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Redefining the art of self-portraits with a CT scanner and 3D printer

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A Dutch sculptor has created a series of 3D-printed reproductions of his own body parts. Caspar Berger scanned his entire body in an advanced CT scanner to create a pixel-perfect 3D map of his skeleton before using a 3D printer to produce a series of sculpted self-portraits.

"A self-portrait that has not been made by the artist."

With Self-portrait 21, Berger sent his 3D printed skull to a forensic anthropologist, who "received the skull anonymously accompanied only by the information that it belonged to a man in his mid-40s born in Western Europe. The anthropologist then used clay reconstruction methods to recreate the artist's muscles, tissue, and skin structure, creating an accurate portrait without knowledge of what the subject looks like. Berger had his reconstructed visage cast in bronze, and describes Self-portrait 21 as a "self-portrait that has not been made by the artist."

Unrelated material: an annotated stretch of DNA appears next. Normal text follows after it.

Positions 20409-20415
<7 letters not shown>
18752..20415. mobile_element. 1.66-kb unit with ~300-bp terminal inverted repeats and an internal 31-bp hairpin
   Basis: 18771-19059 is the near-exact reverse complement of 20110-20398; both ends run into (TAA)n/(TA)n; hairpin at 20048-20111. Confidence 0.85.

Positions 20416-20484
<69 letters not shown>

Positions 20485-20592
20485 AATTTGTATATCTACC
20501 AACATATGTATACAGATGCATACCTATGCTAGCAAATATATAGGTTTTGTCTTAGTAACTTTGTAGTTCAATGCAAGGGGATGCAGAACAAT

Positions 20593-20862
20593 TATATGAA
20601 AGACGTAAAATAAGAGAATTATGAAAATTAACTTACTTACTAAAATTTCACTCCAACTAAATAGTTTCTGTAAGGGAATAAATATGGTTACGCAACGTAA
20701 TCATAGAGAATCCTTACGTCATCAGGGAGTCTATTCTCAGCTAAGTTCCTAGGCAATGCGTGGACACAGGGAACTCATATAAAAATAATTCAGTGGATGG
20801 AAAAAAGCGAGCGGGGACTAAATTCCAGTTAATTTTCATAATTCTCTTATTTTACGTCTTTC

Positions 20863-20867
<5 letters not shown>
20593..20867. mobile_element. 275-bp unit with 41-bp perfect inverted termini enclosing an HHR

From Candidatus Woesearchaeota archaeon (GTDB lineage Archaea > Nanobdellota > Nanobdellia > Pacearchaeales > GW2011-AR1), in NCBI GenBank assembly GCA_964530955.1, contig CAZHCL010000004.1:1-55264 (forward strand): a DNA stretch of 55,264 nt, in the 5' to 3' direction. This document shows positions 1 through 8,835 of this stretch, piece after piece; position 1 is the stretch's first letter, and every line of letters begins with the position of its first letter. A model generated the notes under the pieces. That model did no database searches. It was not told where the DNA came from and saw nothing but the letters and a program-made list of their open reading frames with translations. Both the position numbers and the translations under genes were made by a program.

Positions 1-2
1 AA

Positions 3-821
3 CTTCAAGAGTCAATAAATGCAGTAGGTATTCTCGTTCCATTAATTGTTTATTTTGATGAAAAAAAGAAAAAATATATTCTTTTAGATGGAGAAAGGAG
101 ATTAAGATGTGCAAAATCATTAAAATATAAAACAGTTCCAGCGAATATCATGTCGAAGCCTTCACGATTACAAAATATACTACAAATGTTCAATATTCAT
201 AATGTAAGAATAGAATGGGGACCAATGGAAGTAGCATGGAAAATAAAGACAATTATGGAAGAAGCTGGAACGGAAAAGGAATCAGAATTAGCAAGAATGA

Goldbone

As the number 21 suggests, Berger has sculpted many other works, including a humerus (the upper bone in your arm) that, after being CT scanned, was cast using three kilograms of gold — a technique he uses in his Vera Icon series to great effect. You can see some of Berger's processes in a video released by the artist last month.

The Verge
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